“I think, basically, we like to get scared to stimulate us,” says David Schmoeller, an associate film professor at UNLV and a director whose credits include the 1979 horror film “Tourist Trap.” At a horror movie, “it’s all over in two hours and we can leave and get a hamburger and we’re still alive. So, it’s a cathartic experience.”
Chad Clinton Freeman, founder of the PollyGrind film festival (which runs through Saturday ), likens seeing a scary movie to the thrill of riding a roller coaster.
“It’s that same attraction of being able to go somewhere that you can’t go in life and doing it safely,” he says. “You get the feeling, the adrenaline rush, and it really amps you up. You get to experience these things by seeing them, and you get to do it in a safe environment. Then, at the end, you can go back to your life.”
Jimmie Gonzalez has been enjoying the thrill of scary movies since he was about 5. Now, watching DVDs of the movies he saw in a theater as a kid brings back not just the excitement of being scared that he felt back then, but a rush of nostalgia, too.
Gonzalez is working on his own horror film – “The Red Man” – that he hopes to release next year. Among his all-time scariest movies: “The Exorcist,” which, he says, was “the one that made me search for what’s next.”
Michael Ian Borer, an associate professor of sociology at UNLV, says experiencing a controlled scare by seeing a horror movie or visiting a haunted house can be a way to work through our real-life fears.
For example, Borer says horror movies experienced a surge in popularity after the Sept. 11, 2001, terrorist attacks, which meshes with research that says “people tend to be more interested in horror films at times when there’s a lot of cultural conflict or social crisis.”
Schmoeller notes, too, that the dawn of the nuclear age spawned “the nuclear monsters of the ’50s and ’60s,” while the Vietnam and post-Vietnam era mirrored societal tensions of the time via horror movies that featured “humans being brutal to humans.”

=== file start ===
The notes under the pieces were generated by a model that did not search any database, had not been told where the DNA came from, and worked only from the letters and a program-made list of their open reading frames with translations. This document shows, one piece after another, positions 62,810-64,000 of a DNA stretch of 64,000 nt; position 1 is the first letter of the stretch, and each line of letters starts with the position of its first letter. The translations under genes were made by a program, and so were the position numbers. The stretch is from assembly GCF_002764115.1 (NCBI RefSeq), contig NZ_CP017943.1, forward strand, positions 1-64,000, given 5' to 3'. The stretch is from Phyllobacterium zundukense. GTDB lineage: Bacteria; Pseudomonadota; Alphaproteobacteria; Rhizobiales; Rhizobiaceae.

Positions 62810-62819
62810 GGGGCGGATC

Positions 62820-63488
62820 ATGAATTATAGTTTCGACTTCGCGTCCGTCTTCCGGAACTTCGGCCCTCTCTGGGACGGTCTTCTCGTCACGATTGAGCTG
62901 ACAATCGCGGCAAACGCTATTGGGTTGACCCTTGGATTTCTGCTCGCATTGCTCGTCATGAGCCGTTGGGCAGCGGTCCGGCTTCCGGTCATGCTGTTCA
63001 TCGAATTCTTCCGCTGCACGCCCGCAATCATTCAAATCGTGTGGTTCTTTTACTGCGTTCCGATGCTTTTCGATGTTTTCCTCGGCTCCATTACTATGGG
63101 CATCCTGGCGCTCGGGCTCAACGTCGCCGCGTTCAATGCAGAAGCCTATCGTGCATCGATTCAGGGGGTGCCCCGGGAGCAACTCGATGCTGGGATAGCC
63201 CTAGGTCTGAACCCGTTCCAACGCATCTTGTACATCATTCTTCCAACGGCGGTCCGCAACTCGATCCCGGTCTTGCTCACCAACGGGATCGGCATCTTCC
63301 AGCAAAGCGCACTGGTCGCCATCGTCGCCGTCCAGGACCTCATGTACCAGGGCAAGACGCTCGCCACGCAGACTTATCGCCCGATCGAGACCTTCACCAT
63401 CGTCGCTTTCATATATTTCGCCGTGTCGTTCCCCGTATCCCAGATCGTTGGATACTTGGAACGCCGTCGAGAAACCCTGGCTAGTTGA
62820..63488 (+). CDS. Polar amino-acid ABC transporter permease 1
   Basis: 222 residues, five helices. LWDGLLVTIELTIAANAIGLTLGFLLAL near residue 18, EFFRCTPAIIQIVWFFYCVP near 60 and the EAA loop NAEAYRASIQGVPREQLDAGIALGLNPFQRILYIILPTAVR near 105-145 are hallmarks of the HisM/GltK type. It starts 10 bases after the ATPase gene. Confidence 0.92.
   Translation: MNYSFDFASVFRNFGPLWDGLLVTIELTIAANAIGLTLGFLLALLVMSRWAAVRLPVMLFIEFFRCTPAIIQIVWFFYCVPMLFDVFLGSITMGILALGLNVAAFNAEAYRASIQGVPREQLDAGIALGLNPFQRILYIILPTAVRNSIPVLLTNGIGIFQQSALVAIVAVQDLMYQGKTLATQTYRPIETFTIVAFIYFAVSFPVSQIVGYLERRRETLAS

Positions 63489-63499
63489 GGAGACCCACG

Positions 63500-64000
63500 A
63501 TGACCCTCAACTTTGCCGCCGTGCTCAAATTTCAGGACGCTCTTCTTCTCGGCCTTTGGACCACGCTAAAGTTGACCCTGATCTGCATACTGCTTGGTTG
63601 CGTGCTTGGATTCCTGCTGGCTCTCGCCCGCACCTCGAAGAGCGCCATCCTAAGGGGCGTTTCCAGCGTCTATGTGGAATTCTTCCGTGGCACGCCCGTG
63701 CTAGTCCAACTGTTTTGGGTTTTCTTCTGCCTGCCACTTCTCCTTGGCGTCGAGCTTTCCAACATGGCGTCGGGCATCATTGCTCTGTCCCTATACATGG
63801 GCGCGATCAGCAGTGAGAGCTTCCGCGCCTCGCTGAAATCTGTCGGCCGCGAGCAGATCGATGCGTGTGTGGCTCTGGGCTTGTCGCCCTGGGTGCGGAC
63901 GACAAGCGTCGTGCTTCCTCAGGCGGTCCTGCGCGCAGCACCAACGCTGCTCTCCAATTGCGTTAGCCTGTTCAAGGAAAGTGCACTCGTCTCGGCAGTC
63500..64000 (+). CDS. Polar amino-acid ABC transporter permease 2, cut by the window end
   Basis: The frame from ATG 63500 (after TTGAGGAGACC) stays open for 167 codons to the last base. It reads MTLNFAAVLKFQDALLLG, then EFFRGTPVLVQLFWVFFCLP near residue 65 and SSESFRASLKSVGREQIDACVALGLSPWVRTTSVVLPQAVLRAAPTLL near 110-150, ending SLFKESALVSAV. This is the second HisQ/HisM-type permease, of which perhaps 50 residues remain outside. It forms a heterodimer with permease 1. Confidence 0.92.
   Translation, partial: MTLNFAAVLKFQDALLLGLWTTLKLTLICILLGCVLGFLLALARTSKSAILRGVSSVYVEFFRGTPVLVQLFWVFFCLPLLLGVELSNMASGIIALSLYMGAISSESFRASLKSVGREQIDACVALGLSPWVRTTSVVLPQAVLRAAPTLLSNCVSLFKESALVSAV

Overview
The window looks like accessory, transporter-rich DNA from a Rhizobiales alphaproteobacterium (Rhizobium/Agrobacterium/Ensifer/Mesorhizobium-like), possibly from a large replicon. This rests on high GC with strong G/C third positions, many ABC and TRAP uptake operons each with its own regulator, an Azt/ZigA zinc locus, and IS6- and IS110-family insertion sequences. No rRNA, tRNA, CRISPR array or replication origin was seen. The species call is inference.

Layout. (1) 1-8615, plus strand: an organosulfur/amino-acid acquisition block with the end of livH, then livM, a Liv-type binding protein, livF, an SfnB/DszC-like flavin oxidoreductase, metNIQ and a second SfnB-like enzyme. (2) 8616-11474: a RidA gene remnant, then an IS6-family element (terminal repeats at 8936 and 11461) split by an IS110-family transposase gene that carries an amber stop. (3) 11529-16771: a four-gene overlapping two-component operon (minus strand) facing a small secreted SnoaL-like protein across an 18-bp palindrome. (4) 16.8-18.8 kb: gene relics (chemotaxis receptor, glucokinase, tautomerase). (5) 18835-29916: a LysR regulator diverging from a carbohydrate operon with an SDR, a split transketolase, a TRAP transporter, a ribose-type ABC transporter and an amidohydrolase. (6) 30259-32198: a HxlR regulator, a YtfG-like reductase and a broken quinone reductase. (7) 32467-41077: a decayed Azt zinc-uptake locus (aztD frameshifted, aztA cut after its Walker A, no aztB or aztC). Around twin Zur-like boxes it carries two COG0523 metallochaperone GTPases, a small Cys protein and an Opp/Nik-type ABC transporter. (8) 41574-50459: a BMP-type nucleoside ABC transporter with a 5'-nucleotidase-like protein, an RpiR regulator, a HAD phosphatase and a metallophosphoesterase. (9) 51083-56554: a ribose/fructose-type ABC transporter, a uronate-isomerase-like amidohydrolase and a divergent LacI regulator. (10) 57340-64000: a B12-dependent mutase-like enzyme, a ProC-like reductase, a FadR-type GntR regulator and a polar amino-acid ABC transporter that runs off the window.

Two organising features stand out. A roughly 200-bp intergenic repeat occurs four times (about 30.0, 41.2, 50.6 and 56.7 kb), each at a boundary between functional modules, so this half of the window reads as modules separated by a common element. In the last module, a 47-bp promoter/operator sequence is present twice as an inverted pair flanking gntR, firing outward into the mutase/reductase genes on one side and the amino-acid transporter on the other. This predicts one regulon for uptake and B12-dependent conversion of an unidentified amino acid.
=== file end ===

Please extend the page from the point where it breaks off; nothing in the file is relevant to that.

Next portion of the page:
Experiencing a safe scare also helps us escape, even if only temporarily, the boredom and routine of daily life.
“I don’t want to overgeneralize, but I think people can use these (horror) films to sort of jolt themselves back to sensuousness, back into feeling, because our days are so sped up – we go through our days so quickly – that we can feel somewhat numb,” Borer says.
Walking through a haunted house or seeing a good horror film can “jolt us out of that numbness, out of our normal, taken-for-granted, everyday life,” he says.
Surviving a good scare – even in controlled conditions – also can make us feel more empowered in our lives, Freeman says.
“A lot of times, people ask, ‘Why would anyone want to see (a horror movie) when there are so many horrific things in life?’ When things happen in life, it’s very sad, very depressing. When I go to watch a movie and I feel creeped out and I feel scared and I see something awful, especially when there’s a character you can identify with that will pull through, you feel a really strong sense of empowerment and overcoming, and I view that in a positive way.”
But, above all, there’s this: Being scared is just so darned fun. When we walk through a haunted house, watch a scary movie or listen to a ghost story around the campfire, at least we’re not thinking about the more depressing, more complicated fears and anxieties we face in our daily lives.
“Personally, when I watch a movie, I want to escape reality and feel something,” Freeman says. “Horror movies, they definitely make me forget about bills and various things in my life for that time that I’m watching and just wrapped up in the story.”
Contact reporter John Przybys at